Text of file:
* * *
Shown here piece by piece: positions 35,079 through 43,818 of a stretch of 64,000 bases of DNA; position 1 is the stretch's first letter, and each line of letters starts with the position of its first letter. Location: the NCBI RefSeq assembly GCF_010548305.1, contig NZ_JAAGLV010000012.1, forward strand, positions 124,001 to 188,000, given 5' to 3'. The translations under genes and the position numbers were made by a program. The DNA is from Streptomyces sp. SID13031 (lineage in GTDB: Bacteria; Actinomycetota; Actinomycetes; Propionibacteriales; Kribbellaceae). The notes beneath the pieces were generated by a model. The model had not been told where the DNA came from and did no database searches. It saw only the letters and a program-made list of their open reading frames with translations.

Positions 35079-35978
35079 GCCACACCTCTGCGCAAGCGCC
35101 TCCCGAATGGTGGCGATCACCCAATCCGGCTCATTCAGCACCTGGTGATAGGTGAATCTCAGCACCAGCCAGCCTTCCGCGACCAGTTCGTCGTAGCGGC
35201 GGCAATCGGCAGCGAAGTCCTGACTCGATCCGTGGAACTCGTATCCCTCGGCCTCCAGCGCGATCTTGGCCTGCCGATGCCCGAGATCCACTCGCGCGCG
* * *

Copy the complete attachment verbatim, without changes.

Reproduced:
Shown here piece by piece: positions 35,079 through 43,818 of a stretch of 64,000 bases of DNA; position 1 is the stretch's first letter, and each line of letters starts with the position of its first letter. Location: the NCBI RefSeq assembly GCF_010548305.1, contig NZ_JAAGLV010000012.1, forward strand, positions 124,001 to 188,000, given 5' to 3'. The translations under genes and the position numbers were made by a program. The DNA is from Streptomyces sp. SID13031 (lineage in GTDB: Bacteria; Actinomycetota; Actinomycetes; Propionibacteriales; Kribbellaceae). The notes beneath the pieces were generated by a model. The model had not been told where the DNA came from and did no database searches. It saw only the letters and a program-made list of their open reading frames with translations.

Positions 35079-35978
35079 GCCACACCTCTGCGCAAGCGCC
35101 TCCCGAATGGTGGCGATCACCCAATCCGGCTCATTCAGCACCTGGTGATAGGTGAATCTCAGCACCAGCCAGCCTTCCGCGACCAGTTCGTCGTAGCGGC
35201 GGCAATCGGCAGCGAAGTCCTGACTCGATCCGTGGAACTCGTATCCCTCGGCCTCCAGCGCGATCTTGGCCTGCCGATGCCCGAGATCCACTCGCGCGCG